Who should pay for health care reform?
The role of redistribution
As the health care reform debate heats up in both houses of Congress, the question of who will foot the bill for the current $1 trillion package has taken center stage. The House draft of the bill is expected to finance the proposal with a 3 percent surtax on households with incomes topping $250,000. The Senate has gone back and forth on a few different options, but is apparently still considering a surcharge on health benefits to the highest earners and a Medicaid capital gains tax. The Obama administration has proposed scaling back tax deductions offered to the wealthiest Americans.
Although legislators will endure tough negotiations to actually craft a revenue-neutral health care package, all of the proposals on the table will ultimately have little impact on the vast majority of Americans. Households that earn higher than $250,000 make up less than 2 percent of the population (about 2.5 million total households). Because the new health plan is expected to cover up to 50 million uninsured Americans, it would be wealth redistribution on a massive scale.
For all the furor redistribution seems to occasion (recall the Joe the Plumber moment in the 2008 election), it has become a relatively well-accepted part of society. America has long had a progressive tax code and even gradual reductions to benefit and entitlement programs have left their basic structure intact.
Although politicians rarely use them, what are some of the arguments in favor of redistribution?
In John Rawls’s landmark A Theory of Justice, one of the two basic principles of justice is that any inequalities must be to the benefit of the least well-off. The rationale behind this principle has to do with the arbitrariness of inequality. We’re all equal as human beings, and the factors that determine our success in life have no moral relevance and should therefore not dictate our fates. The instinct in play here is that even native talents do not make one person more deserving of a quality life than another.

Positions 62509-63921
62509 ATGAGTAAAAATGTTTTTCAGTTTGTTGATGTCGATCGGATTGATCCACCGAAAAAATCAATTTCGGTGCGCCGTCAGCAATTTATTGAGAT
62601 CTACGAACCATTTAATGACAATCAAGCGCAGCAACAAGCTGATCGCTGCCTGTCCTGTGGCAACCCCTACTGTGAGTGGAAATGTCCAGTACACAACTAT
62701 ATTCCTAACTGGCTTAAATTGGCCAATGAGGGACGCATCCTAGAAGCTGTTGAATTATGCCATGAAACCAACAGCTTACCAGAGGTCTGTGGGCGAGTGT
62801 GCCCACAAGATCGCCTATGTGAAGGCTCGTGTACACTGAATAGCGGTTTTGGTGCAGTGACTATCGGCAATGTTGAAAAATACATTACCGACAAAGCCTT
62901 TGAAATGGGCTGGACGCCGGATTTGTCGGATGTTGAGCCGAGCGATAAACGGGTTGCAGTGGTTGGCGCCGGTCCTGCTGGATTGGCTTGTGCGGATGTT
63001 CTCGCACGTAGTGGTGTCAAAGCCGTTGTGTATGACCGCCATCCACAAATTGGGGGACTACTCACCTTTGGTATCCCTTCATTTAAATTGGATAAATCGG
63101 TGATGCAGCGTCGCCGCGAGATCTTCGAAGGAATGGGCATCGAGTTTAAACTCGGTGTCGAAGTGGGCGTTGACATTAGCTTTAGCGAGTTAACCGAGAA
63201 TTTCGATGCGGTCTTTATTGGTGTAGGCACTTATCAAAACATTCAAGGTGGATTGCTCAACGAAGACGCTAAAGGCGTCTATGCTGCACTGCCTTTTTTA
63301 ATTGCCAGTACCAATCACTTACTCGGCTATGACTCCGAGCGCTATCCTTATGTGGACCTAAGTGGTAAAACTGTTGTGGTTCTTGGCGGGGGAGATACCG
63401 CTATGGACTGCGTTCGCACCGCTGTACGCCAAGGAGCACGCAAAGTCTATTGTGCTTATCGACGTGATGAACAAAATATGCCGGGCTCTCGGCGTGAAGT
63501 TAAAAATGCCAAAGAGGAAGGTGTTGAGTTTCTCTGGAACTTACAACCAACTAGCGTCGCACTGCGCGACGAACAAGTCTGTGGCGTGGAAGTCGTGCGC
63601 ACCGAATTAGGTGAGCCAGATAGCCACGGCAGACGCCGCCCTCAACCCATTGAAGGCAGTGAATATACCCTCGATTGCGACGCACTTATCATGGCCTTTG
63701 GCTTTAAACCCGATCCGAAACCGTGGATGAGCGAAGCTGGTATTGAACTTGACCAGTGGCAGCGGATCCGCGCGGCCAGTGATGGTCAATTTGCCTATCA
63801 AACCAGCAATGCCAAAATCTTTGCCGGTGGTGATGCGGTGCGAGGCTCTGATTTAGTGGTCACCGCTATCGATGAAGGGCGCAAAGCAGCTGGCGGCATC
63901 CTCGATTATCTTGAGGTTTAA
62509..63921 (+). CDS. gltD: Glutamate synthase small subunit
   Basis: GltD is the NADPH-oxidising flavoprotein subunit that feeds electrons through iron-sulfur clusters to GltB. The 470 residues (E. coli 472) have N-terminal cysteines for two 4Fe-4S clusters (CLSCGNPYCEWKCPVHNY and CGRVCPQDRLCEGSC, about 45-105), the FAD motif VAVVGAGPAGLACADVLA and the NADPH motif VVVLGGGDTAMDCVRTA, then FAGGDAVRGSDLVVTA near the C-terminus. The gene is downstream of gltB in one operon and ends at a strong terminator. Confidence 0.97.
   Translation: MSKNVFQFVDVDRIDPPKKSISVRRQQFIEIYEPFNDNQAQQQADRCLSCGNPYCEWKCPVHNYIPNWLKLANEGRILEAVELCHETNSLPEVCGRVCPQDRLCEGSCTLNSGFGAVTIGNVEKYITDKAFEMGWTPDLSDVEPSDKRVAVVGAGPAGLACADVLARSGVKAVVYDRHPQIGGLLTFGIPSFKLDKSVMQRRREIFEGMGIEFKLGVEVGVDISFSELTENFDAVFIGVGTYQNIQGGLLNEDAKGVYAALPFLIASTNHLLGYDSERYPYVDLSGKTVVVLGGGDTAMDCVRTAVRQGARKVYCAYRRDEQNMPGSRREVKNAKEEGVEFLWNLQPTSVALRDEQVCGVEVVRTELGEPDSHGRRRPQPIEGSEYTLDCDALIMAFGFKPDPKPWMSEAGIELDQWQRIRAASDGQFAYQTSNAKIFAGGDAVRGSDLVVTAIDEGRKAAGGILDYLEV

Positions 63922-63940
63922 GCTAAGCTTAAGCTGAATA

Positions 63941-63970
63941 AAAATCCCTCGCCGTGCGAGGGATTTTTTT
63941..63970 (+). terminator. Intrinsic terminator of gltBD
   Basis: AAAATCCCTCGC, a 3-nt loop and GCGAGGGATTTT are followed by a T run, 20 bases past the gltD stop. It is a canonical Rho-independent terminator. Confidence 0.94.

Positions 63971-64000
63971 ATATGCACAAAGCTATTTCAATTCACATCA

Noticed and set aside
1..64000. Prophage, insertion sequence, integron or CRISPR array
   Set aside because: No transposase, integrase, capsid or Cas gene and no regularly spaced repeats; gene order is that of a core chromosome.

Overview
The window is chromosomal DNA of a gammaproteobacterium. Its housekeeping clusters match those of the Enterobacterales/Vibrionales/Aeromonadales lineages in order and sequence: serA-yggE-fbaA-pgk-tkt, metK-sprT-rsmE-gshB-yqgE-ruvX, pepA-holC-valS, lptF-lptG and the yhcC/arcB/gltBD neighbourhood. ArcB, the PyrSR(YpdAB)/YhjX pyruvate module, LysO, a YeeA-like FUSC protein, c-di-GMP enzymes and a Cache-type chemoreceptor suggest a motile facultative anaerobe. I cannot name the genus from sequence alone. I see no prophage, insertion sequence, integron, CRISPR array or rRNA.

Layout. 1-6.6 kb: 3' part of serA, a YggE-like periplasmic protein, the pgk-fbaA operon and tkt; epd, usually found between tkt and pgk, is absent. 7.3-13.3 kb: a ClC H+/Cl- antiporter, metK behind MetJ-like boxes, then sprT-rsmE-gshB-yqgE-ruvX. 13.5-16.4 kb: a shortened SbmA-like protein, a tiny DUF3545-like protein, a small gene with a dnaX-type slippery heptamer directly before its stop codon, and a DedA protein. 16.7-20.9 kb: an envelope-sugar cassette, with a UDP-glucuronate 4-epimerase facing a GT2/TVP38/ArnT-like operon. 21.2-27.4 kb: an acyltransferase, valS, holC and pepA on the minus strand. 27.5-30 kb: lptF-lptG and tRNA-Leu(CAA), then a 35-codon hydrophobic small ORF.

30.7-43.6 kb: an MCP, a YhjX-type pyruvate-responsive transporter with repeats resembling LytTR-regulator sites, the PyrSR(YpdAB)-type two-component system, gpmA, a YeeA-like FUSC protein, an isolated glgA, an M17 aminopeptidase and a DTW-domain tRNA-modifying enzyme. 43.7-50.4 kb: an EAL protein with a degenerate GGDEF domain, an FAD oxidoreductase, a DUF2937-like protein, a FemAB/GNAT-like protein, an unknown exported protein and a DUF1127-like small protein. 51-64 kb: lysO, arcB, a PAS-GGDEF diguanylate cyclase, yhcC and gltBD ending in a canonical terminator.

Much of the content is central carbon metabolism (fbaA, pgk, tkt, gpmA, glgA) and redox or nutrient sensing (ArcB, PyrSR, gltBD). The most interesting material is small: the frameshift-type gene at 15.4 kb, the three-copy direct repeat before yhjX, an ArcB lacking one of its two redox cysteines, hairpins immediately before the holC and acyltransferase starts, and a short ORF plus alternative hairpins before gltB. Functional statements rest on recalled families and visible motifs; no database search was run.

The kind of redistribution in play in the health care debate mimics the Rawlsian approach. Tax increases to the wealthiest will have a minimal effect in leveling off society, but they do at least insure that vast inequalities in wealth do redound to the millions of Americans who cannot afford health care.
Many of the arguments for redistribution share something in common with Rawls’s overall intuition that we should try and ameliorate hardships stemming from morally irrelvant factors.
The arguments against redistribution tend to take a more libertarian bent. The material possessions people command are their property. To deny someone rightly earned property is to deny his or her personhood. On this account, redistribution is an unlawful encroachment on individual rights to ownership.
The complexities of this back and forth are many and varied, but what’s odd is how little relationship they bear to the public justifications (or condemnations) of redistribution.
Politicians who advocate tax increases to the wealthiest Americans rarely justify them. Instead, they seek to minimize the perceived damage (“We’ll only raise taxes to those who make $250,000 or more).
The reality is that as much as Americans tolerate and even support policies that promote economic equality and redistribute wealth, they tend to oppose redistribution in the abstract.
A Gallup poll from last summer found that only 13 percent of Americans favor government taking steps to distribute wealth more evenly among Americans to fix the economy, as opposed to 84 percent who favor improving overall economic conditions and the jobs situation.
Of course, where redistribution fails rhetorically, it succeeds substantively. In a June Quinnipiac poll, nearly half (49 percent) say they would be willing to pay more in taxes for a health care plan that reduces costs and covers the uninsured.
Americans seem to have difficulty reconciling the highly prized values of liberty and individual ownership with a strong social safety net that requires income redistribution. They want people to earn their own success, but they recognize that redistribution provides necessary opportunities to achieve that success.
For the foreseeable future, it seems that redistribution will continue to enjoy a stealth popularity. Rejected in name, but embraced in principle.